Most Important Principle in Home Safety

Much of the advice we give regarding Security, Safety, and Emergency Preparedness is based upon the principle of layering. Layering is the most important principle in home safety, security and preparedness. We define layering as having multiple devices, plans, or ways to deal with an issue rather than just one “end all, be all” solution. We try to avoid any single points of failure in any of our planning; anywhere you rely on just one thing, you are usually vulnerable. So let’s take a closer look at how layering is important to Security, Safety, and Preparedness.

Examples of Layering in Security

As an example, take the security of your home. We recommend your house be externally illuminated so that you can see the surrounds of your home and there are no dark areas for a burglar to hide in. We also suggest that you eliminate hiding places close to your house like large bushes, keep all windows and doors locked, install a monitored security alarm system, lock valuables in a safe bolted to a wall or floor, and have a plan on how to protect your family.

The layering effect is as follows. If I am a burglar, I am looking for an easy target. I do not want to choose a house that is well illuminated, because I need time to get in without being seen, so I am likely to bypass your nicely lit property right from the outset. However, let’s assume that I can see you have a weakness in your illumination, such as a large bush next to a window, or perhaps not all of the sides of your home are well lit, and I decide to try. If I attempt to open your windows or doors I will find that they are locked and secured, and maybe now I will give up and move on. If I break the glass or attempt to pry open a door or window, the alarm will sound alerting you and initiating a response. You now have a limited amount of time in which to escape, hide in a secured area, or prepare. If you are not home, I have only minutes to find, and try to defeat, the safe with all the small valuables in it. The odds of my being successful with this house have diminished drastically due to the various layers you have put in my way.


Now let’s look at a Safety example. You have a pool in your backyard. We suggest your entire yard be fenced, and gates should be locked with self-closing mechanisms. Any doors leading to the pool area should have an audible alarm. The immediate pool area should have either a fully encircling fence, or a safety cover or net over the pool. Finally, the pool should be fitted with an immersion sensor to detect movement in the water.

I am a young neighborhood child, maybe 4 or 5 years old. I know you have a pool because I had such a great time at your BBQ last week. My decision making skills have not developed enough to understand that I should not go swimming at your house alone. The first thing I notice is that I cannot even get into your back yard because there is a fence with a locked gate. But let’s assume you are doing some work and you left the gate propped open. I enter your back yard and see the glorious pool. As I get closer, I notice there is a fence which totally surrounds the pool. I now need to devise a plan to get over the fence. Since you are working on the back of your house, you have left a small step ladder under the patio. I am able to get over the fence with the step ladder and climb onto a large potted plant you have against the pool on the inside. I jump in the water, but the pool immersion alarm sounds, alerting you that I have entered your pool. You now come out from eating lunch to find me having the greatest time of my life in your pool. Without all of these layers, however, you may have found something much worse.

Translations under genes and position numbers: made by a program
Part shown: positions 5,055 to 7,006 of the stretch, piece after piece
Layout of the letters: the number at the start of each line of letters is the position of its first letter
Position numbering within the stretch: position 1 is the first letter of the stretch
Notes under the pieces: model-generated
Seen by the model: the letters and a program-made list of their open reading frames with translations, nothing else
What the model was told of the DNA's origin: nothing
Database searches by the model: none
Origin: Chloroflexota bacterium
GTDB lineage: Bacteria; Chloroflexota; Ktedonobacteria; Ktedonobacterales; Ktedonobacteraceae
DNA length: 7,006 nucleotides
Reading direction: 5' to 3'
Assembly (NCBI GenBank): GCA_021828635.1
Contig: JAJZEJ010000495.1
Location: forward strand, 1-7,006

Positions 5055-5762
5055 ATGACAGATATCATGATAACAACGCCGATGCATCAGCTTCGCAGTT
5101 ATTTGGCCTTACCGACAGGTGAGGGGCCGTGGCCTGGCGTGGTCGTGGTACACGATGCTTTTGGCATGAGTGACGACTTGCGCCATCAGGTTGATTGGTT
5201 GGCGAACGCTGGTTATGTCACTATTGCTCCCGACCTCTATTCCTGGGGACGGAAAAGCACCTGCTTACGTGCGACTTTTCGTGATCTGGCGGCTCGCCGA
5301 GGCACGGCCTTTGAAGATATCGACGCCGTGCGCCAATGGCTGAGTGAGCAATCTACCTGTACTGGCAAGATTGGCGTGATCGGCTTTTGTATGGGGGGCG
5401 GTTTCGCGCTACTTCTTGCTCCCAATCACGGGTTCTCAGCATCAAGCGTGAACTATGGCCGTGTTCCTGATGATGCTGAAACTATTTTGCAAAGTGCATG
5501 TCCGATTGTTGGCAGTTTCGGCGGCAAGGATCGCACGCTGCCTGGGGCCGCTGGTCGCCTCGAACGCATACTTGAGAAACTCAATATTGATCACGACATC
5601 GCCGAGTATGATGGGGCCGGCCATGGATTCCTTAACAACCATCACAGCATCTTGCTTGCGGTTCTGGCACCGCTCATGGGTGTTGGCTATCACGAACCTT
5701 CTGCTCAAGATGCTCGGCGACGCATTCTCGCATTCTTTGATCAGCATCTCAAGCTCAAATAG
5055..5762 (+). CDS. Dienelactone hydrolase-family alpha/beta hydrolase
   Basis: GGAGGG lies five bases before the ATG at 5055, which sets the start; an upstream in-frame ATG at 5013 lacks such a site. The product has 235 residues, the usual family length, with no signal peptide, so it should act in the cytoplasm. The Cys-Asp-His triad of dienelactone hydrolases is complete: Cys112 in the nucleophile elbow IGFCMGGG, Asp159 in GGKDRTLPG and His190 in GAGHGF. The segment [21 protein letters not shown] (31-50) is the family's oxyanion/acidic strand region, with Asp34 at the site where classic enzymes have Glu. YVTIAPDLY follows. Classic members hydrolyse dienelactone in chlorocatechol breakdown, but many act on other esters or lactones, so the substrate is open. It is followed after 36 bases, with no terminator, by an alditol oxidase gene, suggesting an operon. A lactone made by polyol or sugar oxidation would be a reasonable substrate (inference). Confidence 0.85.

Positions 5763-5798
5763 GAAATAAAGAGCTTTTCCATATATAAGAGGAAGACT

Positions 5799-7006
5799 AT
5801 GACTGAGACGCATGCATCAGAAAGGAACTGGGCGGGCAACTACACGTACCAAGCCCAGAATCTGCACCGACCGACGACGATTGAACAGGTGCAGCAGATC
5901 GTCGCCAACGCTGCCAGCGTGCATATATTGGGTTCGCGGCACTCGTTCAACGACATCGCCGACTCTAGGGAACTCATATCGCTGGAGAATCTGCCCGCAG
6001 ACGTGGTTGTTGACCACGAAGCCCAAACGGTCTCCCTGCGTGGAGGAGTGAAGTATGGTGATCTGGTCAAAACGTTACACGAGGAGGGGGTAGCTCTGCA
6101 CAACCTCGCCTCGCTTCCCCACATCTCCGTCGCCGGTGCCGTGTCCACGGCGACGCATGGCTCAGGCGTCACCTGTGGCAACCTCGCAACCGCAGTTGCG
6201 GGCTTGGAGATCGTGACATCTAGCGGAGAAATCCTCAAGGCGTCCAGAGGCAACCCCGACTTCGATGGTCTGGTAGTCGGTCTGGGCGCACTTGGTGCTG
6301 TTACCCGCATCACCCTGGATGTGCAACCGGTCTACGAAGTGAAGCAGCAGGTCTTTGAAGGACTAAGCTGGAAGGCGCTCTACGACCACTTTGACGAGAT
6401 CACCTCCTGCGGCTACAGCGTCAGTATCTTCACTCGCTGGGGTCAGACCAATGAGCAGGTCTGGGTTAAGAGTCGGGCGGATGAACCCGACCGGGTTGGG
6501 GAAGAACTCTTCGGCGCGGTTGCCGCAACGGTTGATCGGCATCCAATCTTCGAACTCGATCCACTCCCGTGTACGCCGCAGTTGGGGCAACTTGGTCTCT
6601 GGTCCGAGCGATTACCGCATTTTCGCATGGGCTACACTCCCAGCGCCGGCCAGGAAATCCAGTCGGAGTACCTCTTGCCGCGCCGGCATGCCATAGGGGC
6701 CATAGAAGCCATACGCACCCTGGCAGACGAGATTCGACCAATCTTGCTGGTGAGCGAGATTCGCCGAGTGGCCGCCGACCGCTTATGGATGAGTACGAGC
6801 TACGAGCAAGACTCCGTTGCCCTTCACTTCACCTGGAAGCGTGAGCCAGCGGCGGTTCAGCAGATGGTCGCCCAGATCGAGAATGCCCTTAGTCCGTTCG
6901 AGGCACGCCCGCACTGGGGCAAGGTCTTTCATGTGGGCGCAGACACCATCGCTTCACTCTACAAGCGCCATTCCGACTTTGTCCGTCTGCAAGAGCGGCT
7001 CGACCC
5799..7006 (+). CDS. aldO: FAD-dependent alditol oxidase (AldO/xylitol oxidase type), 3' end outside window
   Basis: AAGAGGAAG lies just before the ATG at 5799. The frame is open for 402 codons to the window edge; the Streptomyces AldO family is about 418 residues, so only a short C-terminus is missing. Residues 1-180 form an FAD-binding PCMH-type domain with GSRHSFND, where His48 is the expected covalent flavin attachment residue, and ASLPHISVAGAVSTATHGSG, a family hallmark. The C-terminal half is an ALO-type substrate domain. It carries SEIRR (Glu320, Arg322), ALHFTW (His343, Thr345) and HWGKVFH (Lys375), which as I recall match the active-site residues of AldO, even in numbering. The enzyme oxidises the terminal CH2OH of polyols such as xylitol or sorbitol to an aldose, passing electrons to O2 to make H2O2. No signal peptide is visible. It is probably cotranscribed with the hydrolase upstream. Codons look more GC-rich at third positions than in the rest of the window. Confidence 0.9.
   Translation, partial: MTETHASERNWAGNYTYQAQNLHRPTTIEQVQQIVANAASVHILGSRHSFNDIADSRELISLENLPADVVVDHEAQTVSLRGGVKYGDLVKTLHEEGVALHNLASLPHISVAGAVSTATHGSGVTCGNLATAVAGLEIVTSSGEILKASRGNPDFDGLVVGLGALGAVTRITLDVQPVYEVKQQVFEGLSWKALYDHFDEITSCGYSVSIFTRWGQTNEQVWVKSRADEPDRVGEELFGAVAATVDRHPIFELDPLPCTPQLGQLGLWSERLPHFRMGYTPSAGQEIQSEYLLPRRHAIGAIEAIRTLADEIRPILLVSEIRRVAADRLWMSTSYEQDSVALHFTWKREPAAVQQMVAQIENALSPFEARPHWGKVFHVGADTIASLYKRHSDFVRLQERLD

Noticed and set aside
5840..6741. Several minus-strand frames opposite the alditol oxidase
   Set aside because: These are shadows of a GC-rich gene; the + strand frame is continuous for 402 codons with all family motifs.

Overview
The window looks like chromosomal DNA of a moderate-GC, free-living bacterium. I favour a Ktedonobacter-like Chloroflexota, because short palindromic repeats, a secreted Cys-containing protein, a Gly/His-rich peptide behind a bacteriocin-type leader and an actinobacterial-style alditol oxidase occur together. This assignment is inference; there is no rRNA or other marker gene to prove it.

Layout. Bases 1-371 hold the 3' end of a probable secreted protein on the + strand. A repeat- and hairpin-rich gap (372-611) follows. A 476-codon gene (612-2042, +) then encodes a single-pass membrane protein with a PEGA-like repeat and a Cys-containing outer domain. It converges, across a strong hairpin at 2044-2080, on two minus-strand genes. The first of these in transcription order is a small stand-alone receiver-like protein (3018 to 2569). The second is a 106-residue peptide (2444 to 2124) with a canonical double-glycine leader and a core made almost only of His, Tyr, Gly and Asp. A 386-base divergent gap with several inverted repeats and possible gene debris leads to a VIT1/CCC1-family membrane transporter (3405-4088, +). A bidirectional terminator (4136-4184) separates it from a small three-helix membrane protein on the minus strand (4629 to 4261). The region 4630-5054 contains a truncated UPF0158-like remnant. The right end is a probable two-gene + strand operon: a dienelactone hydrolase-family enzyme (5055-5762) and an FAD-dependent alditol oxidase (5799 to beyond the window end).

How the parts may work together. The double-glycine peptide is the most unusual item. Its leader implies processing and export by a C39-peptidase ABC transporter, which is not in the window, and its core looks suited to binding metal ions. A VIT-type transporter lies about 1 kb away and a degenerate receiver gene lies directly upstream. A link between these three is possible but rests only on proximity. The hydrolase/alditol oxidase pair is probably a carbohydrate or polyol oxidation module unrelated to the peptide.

Emergency Preparedness

Emergency Preparedness is full of layering examples. Clean, uncontaminated water is one of the most important commodities during an emergency. We suggest you have an emergency supply of water that includes small portable containers and larger more permanent supplies. You should also have multiple ways of purifying your water, such as UV light, tablets, boiling, filters, or bleach.

You just had a large earthquake and your home is destroyed. You have various one-gallon jugs of water and cases of bottled water stored. You can take this water with you to find shelter. You also have a 55 gallon drum of water. This is far too heavy to transport, but you choose to stay on your property for the time being and utilize this water. There is also a natural stream or lake nearby; since you have multiple ways to render this water safe, you have just extended your water supply, enabling you and your family to stay on your property.

In each of the examples, we hope you see the effects, and the benefits, of layering. As you look at your home as it pertains to Security, Safety, and Preparedness, make sure you use layering to plan against single points of failure. For more Security, Safety, and Preparedness information visit